When their behaviors, words, actions are challenging, it’s often because they don’t feel that they are.
Here are a few tips when you have a Seamus on your hands:
Be very aware of what you say, and be truthful but sensitive. Your Seamus is very intuitive, and she will pick up on subtleties, especially if you aren’t being honest.
Because they feel their emotions so strongly, they may protect themselves and their feelings. So offer your Seamus reassurances that it is completely safe for them to express their feelings. And never, ever minimize their feelings!
Encourage your Seamus to journal and to express themselves artistically. This will give an outlet for being overwrought by emotion.
We help our Seamus’s when we help them get outside of themselves. Show your Seamus that others may struggle, too. This gives them a feeling of connection with others without discounting their feelings.
Encourage and celebrate their uniqueness and individuality!
The gift that our Seamus’s give to the world is:
DEPTH AND BEAUTY!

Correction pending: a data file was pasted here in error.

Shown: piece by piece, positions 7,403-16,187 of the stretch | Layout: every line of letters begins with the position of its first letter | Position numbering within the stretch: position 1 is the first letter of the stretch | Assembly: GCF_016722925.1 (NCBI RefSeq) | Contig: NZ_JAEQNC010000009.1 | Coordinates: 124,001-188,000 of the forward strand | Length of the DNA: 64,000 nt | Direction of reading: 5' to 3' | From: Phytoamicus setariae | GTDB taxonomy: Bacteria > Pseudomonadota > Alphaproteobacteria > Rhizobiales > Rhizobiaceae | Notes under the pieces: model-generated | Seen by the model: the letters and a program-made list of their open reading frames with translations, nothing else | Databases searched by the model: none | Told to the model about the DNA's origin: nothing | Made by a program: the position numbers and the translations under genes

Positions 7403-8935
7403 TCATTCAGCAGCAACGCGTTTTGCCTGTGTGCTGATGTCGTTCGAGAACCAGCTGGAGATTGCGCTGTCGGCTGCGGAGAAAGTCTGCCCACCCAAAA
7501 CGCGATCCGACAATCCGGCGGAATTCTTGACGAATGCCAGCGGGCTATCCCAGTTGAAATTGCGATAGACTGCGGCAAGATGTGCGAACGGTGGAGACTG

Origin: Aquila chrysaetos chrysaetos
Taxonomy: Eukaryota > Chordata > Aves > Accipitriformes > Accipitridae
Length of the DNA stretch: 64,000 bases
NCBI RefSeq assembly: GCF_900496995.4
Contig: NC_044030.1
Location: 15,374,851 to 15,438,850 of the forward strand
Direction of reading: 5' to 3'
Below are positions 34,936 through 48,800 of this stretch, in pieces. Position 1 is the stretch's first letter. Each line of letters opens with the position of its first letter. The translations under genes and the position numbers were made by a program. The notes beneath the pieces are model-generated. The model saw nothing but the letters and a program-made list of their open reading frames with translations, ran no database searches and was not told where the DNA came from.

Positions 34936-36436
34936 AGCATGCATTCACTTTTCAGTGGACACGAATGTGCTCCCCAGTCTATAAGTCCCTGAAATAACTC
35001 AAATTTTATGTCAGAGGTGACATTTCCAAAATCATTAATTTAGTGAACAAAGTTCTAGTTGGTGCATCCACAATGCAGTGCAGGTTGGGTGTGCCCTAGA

They remind us that we are all special, and that our lives have purpose and meaning.
They remind us of “just how small we are by ourselves, and how big we are together!”
About the Author
Meredith has been working with adults and children of all ages for the past 25 years as a Waldorf Teacher and Educational Consultant. She received a B.A. with a focus on child development and child psychology from the University of Michigan, in 1984, an M.A. Ed from Washington University in 1987, and her Waldorf Teaching Certificate from the Lehrerausbildung (Teacher Training) in Nurnberg, Germany in 1989. She was certified as a Living Inquiries Facilitator in 2014, and she completed her formal teaching certification with The Enneagram Institute in 2014. Her work in the classroom and with individuals and groups is designed to help people of all ages to drop self-limiting beliefs to live a more joyful and compassionate life.